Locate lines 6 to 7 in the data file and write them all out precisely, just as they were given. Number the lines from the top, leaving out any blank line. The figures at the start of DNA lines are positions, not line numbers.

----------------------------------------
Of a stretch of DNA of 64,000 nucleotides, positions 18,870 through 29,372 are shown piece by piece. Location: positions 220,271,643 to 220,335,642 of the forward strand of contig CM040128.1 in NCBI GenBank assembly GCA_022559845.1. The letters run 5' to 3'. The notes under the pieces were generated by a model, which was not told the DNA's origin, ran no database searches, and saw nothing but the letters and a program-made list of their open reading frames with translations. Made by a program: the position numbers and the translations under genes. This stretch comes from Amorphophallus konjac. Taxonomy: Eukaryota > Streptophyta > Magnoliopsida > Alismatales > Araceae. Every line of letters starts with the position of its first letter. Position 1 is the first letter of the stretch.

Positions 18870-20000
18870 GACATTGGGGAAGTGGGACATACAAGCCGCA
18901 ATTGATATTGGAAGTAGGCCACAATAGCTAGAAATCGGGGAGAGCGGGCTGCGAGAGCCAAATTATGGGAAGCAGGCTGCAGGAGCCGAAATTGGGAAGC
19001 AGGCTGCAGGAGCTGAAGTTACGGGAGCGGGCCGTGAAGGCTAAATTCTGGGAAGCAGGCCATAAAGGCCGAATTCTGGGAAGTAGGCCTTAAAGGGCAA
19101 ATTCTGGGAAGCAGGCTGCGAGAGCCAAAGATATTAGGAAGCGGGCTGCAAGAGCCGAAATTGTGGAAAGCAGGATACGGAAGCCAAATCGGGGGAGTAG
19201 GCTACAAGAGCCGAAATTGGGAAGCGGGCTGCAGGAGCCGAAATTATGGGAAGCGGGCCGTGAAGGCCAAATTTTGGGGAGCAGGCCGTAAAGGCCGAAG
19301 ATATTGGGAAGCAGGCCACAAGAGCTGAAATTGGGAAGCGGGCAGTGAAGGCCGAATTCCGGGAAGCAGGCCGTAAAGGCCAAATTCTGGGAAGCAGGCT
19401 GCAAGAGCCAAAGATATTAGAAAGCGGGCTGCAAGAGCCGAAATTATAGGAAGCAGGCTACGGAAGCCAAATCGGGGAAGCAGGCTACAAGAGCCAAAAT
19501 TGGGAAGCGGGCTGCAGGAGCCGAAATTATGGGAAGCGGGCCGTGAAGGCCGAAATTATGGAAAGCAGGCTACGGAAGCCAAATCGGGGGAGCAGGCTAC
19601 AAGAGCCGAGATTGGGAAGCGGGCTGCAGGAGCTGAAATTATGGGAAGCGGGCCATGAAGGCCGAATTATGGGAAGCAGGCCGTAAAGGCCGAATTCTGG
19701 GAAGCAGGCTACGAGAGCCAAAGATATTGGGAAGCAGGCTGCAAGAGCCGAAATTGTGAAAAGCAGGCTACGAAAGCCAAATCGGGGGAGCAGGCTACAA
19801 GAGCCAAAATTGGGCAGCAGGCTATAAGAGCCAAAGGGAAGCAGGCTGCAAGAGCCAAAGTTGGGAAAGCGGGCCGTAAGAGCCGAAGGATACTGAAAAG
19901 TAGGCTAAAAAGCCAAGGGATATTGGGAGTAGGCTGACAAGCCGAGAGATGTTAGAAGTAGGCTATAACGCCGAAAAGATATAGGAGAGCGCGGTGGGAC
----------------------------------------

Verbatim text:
19101 ATTCTGGGAAGCAGGCTGCGAGAGCCAAAGATATTAGGAAGCGGGCTGCAAGAGCCGAAATTGTGGAAAGCAGGATACGGAAGCCAAATCGGGGGAGTAG
19201 GCTACAAGAGCCGAAATTGGGAAGCGGGCTGCAGGAGCCGAAATTATGGGAAGCGGGCCGTGAAGGCCAAATTTTGGGGAGCAGGCCGTAAAGGCCGAAG